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Sugar. Most of us have a weakness for it, and many of us carry around some questions and maybe some guilt about how to handle sugar cravings, both for ourselves and for our kids. Sugar definitely affects both oral health and overall health, so we want to help you think through some practical principles and tips for everyday sugar choices.

It’s worth noting that, given the “hidden” added sugars in many of the foods we eat as well as the known sugary food and drinks we consume, our bodies are used to having sugar. In other words, sugar cravings are pretty natural, so don’t beat yourself up when you or your kids experience them. What we want to focus on is how to adjust slowly over time to a balanced and sustainable pattern of sugar intake.

Science tells us that cravings are produced by the brain, not the stomach. Cravings are a desire for stimulation, not a need for food. When craving and hunger combine forces, the resulting compulsion is virtually irresistible. Knowing that sugar cravings are a sign of the need for brain stimulation, though, can help us learn how to respond to them.

Healthline offers some tips for curbing sugar cravings, most of which work by either stimulating the brain and body in other ways or by satisfying the sugar craving in a healthier or more sustainable way. Take a look at these:

  1. Eat an actual healthy, filling meal.
  2. Take a hot shower. The hot water releases stress and stimulates your muscles and senses.
  3. Go for a walk or run. If you can’t get outside, then doing squats, burpees, push-ups, planks, or other body-weight-based exercises that release endorphins can help you.
  4. Drink a glass of water. Being dehydrated seems to intensify cravings.
  5. Eat fruit: bananas, apples, oranges, etc. The natural sugars can take the edge off your craving.
  6. Eat more protein.
  7. Talk to a friend. Call or meet someone who understands what you’re going through.
  8. Try to get the right amount of sleep.
  9. Be smart about triggers. Avoid specific activities or places that give you cravings.
  10. Take a multivitamin.
  11. Make and carry a list of the reasons you want to eat healthy. Read the list when the cravings hit.
  12. Keep healthy snacks around and combine healthy food with the sugary food you’re eating. For example, start substituting dark chocolate for candy bars and snack on the dark chocolate and some trail mix when you get the urge to have a candy bar.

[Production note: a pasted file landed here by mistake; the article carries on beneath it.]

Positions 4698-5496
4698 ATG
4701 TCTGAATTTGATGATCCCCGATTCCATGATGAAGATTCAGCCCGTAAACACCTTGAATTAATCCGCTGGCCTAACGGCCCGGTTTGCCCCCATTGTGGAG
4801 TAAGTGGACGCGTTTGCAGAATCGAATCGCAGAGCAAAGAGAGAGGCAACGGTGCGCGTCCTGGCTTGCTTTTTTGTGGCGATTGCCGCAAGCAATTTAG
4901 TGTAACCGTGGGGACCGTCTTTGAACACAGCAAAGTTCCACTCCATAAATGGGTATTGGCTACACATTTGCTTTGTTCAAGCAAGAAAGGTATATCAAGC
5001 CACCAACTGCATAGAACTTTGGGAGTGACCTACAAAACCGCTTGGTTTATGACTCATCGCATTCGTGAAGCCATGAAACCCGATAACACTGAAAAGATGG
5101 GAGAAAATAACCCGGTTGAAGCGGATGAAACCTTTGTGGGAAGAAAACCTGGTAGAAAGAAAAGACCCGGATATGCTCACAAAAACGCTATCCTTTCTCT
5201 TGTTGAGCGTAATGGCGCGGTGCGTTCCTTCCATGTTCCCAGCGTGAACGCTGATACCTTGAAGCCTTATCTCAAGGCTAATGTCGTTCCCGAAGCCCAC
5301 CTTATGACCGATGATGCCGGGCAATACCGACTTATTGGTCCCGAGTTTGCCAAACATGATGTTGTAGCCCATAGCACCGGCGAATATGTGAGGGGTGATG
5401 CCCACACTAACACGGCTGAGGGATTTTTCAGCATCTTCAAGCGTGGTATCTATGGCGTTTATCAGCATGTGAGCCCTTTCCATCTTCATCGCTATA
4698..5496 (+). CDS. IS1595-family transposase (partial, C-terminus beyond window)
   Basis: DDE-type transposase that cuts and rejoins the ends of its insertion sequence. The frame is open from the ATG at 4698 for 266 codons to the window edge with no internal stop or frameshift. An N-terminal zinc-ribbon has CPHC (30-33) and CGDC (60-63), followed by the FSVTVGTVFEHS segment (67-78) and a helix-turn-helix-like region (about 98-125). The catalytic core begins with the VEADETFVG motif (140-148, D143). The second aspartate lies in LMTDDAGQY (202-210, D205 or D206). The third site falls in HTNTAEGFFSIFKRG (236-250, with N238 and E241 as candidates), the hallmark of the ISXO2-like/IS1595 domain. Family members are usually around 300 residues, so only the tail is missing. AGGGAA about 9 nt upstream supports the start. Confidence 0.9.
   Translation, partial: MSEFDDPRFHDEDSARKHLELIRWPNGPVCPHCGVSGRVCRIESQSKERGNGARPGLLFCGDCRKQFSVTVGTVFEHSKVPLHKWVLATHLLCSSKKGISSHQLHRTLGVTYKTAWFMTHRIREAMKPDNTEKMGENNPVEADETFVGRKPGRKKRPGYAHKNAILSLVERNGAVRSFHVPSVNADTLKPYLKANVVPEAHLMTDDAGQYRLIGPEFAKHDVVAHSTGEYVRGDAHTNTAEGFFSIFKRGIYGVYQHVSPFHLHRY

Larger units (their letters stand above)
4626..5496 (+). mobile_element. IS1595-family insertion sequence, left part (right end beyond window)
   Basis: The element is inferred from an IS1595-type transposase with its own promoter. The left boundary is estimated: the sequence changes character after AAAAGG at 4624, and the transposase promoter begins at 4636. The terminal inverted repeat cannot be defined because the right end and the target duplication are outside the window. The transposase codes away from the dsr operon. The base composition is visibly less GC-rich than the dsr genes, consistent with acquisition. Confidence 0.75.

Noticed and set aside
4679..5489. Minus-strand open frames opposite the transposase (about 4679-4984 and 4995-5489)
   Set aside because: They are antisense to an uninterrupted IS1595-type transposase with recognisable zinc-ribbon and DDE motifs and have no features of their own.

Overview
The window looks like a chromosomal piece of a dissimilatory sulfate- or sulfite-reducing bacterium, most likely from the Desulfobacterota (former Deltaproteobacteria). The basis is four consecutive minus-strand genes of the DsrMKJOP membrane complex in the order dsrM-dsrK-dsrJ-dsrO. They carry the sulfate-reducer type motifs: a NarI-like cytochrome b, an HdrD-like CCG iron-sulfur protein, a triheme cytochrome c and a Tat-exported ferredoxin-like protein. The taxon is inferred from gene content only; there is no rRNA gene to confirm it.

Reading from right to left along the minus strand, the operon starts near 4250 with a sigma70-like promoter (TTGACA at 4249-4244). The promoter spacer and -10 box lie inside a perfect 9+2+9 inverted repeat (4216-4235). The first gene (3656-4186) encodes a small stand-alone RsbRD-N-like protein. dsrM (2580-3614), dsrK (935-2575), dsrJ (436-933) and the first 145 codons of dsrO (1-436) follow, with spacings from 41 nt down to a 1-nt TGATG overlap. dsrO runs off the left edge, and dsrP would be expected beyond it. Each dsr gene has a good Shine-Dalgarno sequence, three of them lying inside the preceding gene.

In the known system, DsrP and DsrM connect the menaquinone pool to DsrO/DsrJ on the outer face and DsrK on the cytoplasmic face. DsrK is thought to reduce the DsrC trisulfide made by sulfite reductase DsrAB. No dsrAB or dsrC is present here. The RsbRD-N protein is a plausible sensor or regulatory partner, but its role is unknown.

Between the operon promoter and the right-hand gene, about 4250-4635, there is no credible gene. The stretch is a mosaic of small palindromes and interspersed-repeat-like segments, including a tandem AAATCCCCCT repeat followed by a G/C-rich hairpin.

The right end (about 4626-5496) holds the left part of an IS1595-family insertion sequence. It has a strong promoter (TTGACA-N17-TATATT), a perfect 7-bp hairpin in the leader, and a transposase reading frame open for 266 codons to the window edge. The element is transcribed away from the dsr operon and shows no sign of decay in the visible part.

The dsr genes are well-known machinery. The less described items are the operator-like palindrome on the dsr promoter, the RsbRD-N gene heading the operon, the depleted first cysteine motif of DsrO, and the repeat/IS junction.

13. Chew gum.

Mix and match the strategies above to create a game plan that works for you.

When it comes to helping your kids moderate their sugar intake and learn healthy habits, giving them some basic guidelines can be a great way to start. You can also mix and match the above ideas for your kids. Here are some kid-specific guideline ideas:

  1. Eat sweets only at mealtime. Eating sweets as part of a meal helps diffuse the impact on the body since the sugar is being processed along with other healthier foods.
  2. Eat sweets on the weekends, not during the week. This practice gives your kids boundaries but also allows them to enjoy their favorite sweet treats.
  3. Broaden the definition of sweets to include moderately sweet snacks: i.e., including some chocolate chips with their apple slices and peanut butter or a squirt of whipped cream on some berries.
  4. If you have babies or toddlers, limiting their sugar intake as much as possible for their first two years can give them time to develop tastes for other foods.
  5. Once your kids get older, invite them into the decision-making process. Let them start learning how to make healthy choices!

You’re doing more than just managing your child’s sweet tooth. You’re helping them learn to take ownership of their life choices while having the benefit of your input and overall structure and example.

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